Contador shows strength in Stage 4
After a dismal start to the Tour de France, the three-time champion showed some of his old dominance Tuesday at cycling’s premier event. He gained seconds on his likely
rivals by placing second to Stage 4 winner Cadel Evans in a two-man photo finish.
Norway’s Thor Hushovd, a sprint specialist, barely kept the yellow jersey in the 107-mile leg from Lorient to Mur-de-Bretagne. He even surprised himself by keeping up with Evans and Contador on a steep, if short, climb to the finish.
The stage in mostly flat Brittany underscored two aspects of the three-week race so far: Evans has been nearly flawless; Contador can never be ruled out.
The finish was so close that Contador raised a fist to celebrate what he believed was his victory. Then a black-and-white photo showed the Spaniard’s tire was a fraction of an inch behind.
“Contador again proving himself. He was up there and riding well,” Evans said. “He’s never a guy you can underestimate.”
“I still can’t quite believe it. ... It was a very close final. I
didn’t even know if I had it on the line myself,” Evans added. “To win in front of Alberto Contador is really a nice present.”
Contador showed that even on a short climb—long before the punishing Alps and Pyrenees ascents arrive—he can gain on key riders: Bradley Wiggins of Britain was six seconds back; Andy Schleck of Luxembourg, runner-up in 2009 and 2010, was eight seconds behind.
“I never thought that he was out of the race,” Andy Schleck. “He just had bad luck the first day and his team wasn’t suited for the time trial.”
Hushovd, who is ahead of Evans by a second, isn’t expected to fare well in the mountain stages that could determine the winner.
“My only goal today was to keep the yellow jersey,” said Hushovd, of Garmin-Cervelo. “I had a great day. ... I will do all I can to defend this jersey as long as possible.”
Wiggins is sixth overall, 10 seconds back, while Schleck is ninth, 12 seconds back. Americans Chris Horner and Levi Leipheimer are 18 seconds behind—14th and 15th.
Contador remains 1:42 behind Hushovd in 41st place after two difficult opening days—stalled by a crash Saturday, then losing time with his Saxo Bank squad in the team time trial Sunday.
By contrast, this has been a nearly impeccable Tour for Evans. He was runner-up to stage winner Philippe Gilbert on opening day, and his BMC team was second in the team time trial a day later. Unlike Contador and Schleck, Evans also has avoided crashes.
Contador, frustrated over a lack of “luck” in recent days, said he was out to test his competition even if this stage wasn’t crucial.
“I wanted to see how my rivals were, to see if I could take some time off them,” Contador said. “Getting the stage win, when I was so close, would have been a great joy.”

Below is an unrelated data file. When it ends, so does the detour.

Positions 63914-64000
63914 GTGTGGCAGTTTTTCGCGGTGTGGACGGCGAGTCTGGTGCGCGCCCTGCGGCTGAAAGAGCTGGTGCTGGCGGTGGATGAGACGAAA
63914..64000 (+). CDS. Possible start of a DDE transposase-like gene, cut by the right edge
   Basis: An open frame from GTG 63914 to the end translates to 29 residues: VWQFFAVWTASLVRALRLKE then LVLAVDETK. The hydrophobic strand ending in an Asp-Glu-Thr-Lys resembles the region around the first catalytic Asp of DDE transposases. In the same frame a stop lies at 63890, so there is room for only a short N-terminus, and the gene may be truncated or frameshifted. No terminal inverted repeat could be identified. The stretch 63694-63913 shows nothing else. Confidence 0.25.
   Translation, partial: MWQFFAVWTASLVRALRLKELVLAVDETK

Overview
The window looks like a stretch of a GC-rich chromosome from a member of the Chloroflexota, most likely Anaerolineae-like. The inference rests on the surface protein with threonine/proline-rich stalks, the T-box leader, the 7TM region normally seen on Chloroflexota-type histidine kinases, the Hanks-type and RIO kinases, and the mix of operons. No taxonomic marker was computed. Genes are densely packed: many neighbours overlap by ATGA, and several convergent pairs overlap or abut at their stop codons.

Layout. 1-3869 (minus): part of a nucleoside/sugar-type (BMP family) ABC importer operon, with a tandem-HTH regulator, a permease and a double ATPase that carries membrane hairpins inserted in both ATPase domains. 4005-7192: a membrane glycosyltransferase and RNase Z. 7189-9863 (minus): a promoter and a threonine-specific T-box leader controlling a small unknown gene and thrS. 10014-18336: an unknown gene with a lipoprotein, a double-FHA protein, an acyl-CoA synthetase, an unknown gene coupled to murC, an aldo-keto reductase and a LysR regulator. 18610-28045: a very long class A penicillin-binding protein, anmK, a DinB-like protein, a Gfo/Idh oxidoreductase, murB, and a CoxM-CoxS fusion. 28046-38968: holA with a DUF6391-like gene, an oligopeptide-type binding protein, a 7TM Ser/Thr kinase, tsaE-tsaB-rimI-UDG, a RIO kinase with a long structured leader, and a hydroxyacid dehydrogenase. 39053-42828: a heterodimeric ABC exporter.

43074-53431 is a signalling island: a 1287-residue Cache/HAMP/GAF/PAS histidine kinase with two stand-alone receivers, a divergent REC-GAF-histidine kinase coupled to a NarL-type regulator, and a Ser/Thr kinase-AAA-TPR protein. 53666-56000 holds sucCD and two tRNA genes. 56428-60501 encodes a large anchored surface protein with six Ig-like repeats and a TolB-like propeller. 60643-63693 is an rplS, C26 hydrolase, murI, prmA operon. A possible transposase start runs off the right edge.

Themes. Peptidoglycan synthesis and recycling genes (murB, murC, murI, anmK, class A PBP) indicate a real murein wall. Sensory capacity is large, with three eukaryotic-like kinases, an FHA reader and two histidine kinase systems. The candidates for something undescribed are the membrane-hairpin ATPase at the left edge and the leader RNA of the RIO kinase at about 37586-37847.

“The stage shows that Alberto is ready for the Tour, which we have known from the start of the race,” said Bjarne Riis, Contador’s Saxo Bank team manager. “There’s a huge difference from climbing a slope like this and climbing Galibier or Alpe d’Huez. You can’t count on seeing the same riders finish like this on the big mountains.”
The Spaniard is racing under a cloud of suspicion after testing positive during last year’s Tour for the banned muscle builder clenbuterol. He’s been allowed to ride because sport’s arbitration body hasn’t ruled on his case yet.
Some fans have booed Contador, and he’s been on the defensive. He insists his psychological state is solid and he’s not distracted by speculation that yet another cycling great might be involved in doping.
Riders set off under rain in the coastal city of Lorient, whose name is derived from the 17th century shipyards and port for trading ships that hauled spices, teas, silk, porcelain and other goods from Asia, or “The Orient.”
It seemed as if the whole pack began in rain jackets, gradually peeling them off as skies dried up along the weaving course.
Jurgen Van de Walle of Belgium became the first rider to pull out of the race — reducing the field to 197 racers. The Omega Pharma-Lotto rider quit because of lingering groin pain from a crash Saturday, the team said.
Five riders who were low in the standings sped ahead of the pack by the 5.5-mile mark, and built a lead of nearly five minutes on the main bunch over the next 10 miles.
But as is common in flat rides, when the pack accelerates behind constantly changing front men who cut into the wind, the peloton tracked down and overtook the increasingly tired escapees with about 2½ miles left.
That set the stage for the leaders to break out alone to scale the Mur-de-Bretagne, which features a super-steep patch known by some as the “Alpe d’Huez of Brittany” after the famous peak in the French Alps.
“This was a short, steep climb—not a mountain pass,” Contador said. “Cadel Evans is showing a lot of strength, but even if Andy or others lost a few seconds, it doesn’t mean they’re not in shape.”